Lexington poet Nikky Finney was named a finalist Wednesday for the 2011 National Book Award in poetry.
Finney, who teaches in the University of Kentucky's English department and is a Provost's Distinguished Service Professor, was cited for her poetry collection Head Off & Split.
Finney is a member of the Affrilachian Poets group that includes Frank X Walker and Kelly Norman Ellis.
Finney said she got word of her selection Tuesday morning but was pledged to secrecy until the formal announcement Wednesday.
"I was in the kitchen making oatmeal, and I fell out on the floor," she said.
Even so, she said, Wednesday's announcement felt like a validation.
"I heard yesterday, but I didn't really believe it until today," Finney said Wednesday. "I just knew that I love this book a lot, that it meant a lot to me ... and I just hoped it would have an audience."
Readers have told Finney it is her finest collection, she said.
Winners in National Book Award categories, which include fiction, non-fiction and young people's literature, will be announced Nov. 16 in New York. Other books nominated in the poetry category are: The Chameleon Couch by Yusef Komunyakaa, Double Shadow by Carl Phillips, Tonight No Poetry Will Serve by Adrienne Rich and Devotions by Bruce Smith.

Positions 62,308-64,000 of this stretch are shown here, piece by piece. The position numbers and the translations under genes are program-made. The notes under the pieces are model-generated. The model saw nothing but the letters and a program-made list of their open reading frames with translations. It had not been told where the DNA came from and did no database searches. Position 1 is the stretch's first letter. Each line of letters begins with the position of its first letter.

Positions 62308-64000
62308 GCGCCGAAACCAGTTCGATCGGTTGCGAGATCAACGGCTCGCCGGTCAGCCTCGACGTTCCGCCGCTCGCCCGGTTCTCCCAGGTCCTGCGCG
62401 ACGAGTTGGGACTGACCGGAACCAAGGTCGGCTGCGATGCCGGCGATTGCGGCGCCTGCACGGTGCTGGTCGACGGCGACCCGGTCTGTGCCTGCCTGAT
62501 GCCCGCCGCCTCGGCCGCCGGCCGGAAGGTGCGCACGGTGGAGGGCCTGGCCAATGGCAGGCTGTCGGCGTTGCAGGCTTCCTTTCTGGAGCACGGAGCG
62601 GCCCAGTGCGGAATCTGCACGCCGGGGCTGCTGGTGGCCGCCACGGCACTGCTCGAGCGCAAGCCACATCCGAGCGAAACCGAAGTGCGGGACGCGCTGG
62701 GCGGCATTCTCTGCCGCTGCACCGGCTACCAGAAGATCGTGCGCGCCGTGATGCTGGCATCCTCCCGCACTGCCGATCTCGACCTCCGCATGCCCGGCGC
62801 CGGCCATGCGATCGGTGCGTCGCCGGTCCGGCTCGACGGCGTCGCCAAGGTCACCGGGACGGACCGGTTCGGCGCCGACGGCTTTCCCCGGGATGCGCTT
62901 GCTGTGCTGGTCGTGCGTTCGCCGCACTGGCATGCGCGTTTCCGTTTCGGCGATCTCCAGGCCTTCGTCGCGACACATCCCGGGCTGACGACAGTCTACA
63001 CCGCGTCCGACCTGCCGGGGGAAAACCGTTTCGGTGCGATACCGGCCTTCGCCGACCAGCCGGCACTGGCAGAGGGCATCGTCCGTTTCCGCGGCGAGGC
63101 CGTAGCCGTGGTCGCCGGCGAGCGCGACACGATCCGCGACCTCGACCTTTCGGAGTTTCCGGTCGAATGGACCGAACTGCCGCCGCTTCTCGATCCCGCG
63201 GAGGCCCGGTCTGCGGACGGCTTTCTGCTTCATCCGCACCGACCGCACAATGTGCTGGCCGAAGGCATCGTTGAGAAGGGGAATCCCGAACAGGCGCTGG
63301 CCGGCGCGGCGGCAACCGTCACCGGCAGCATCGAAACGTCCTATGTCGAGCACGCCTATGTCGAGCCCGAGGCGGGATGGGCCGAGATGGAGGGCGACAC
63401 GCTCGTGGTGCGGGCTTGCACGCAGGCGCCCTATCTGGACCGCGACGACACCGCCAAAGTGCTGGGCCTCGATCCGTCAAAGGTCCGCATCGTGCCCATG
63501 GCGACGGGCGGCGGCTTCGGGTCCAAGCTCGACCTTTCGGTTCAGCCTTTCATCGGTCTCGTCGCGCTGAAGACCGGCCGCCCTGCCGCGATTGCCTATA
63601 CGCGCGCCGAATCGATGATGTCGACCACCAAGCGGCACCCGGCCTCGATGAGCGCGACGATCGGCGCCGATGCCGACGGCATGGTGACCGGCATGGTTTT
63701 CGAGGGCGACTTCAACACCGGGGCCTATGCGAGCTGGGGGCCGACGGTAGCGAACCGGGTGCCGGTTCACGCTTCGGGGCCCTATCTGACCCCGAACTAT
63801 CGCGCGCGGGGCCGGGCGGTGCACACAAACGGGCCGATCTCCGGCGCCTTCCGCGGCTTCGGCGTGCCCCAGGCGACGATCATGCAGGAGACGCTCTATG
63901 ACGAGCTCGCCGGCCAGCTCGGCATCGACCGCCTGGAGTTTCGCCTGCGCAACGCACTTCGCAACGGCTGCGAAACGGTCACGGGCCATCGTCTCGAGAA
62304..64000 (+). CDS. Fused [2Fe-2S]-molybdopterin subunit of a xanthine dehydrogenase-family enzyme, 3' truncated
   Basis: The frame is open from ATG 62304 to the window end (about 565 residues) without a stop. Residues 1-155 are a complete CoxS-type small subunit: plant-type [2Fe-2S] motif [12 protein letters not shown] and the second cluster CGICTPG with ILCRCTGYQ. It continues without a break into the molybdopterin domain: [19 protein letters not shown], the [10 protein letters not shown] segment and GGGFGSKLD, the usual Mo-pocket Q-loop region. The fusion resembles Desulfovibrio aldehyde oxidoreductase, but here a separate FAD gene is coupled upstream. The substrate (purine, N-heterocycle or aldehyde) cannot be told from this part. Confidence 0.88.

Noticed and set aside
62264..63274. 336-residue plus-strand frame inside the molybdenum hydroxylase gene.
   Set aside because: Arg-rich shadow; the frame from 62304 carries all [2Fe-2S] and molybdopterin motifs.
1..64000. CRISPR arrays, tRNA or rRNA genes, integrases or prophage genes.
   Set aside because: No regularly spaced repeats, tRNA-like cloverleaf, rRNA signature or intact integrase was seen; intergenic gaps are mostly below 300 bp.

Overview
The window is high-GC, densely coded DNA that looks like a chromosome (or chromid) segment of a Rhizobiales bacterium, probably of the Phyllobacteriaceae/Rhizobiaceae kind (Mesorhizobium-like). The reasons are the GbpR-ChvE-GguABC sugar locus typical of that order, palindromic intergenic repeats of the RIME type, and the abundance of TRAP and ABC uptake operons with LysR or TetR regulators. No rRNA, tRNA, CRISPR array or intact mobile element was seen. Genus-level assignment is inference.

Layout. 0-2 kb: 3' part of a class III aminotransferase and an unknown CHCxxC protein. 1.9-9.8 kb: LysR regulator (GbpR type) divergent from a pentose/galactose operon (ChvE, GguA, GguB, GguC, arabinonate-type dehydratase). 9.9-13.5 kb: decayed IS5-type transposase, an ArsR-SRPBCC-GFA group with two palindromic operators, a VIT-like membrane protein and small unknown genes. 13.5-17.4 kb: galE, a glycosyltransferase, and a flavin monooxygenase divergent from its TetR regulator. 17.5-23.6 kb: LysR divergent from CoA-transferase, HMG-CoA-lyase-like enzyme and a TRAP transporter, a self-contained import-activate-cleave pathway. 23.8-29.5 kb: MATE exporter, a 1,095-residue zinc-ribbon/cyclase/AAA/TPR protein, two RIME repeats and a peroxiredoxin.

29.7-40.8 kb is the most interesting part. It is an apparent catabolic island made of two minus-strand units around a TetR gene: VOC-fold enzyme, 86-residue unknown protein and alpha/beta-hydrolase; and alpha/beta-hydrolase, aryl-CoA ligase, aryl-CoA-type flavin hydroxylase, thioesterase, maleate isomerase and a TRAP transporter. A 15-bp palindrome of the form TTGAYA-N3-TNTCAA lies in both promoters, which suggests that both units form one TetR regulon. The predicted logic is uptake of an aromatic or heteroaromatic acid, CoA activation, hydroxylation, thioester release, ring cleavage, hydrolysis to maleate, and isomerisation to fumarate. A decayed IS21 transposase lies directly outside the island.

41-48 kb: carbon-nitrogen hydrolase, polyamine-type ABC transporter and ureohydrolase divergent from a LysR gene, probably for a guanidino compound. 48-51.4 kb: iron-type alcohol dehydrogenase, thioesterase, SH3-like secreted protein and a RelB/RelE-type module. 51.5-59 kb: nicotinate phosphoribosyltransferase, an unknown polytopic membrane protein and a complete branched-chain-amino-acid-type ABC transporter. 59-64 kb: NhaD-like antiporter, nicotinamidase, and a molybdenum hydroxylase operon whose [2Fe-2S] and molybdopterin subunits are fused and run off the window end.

When Finney's book was released earlier this year, she told the Herald-Leader, "I've been thinking about what we as human beings cut off — fractions, fragments, what we throw away in our lives. It seems to get easier and easier, as our society and culture extends into the future, that we don't take responsibility for doing the tough work ourselves; we hand that off far too often.
About the poems included in Head Off & Split, she said, "A lot of the poems focus on being mindful of what we do step away from or deny, what we keep and what we toss away."
The collection's name comes from a common refrain she would hear as a child at the fish markets in South Carolina, where she grew up. "Head off and split?" the fishmonger would ask customers.
Finney, 54, grew up in the politically charged climate of the 1960s and '70s, which she says shaped her trajectory as a poet.
"I know the sound of the '60s and '70s. There was a lot of standing with signs, there was a lot of shouting," she said in March. "I wanted to be a poet who didn't shout, who said things but said them with the most beautiful attention to language."
UK President Eli Capilouto said Wednesday that Finney "is a university treasure .... and fearlessly represents the best of the commonwealth."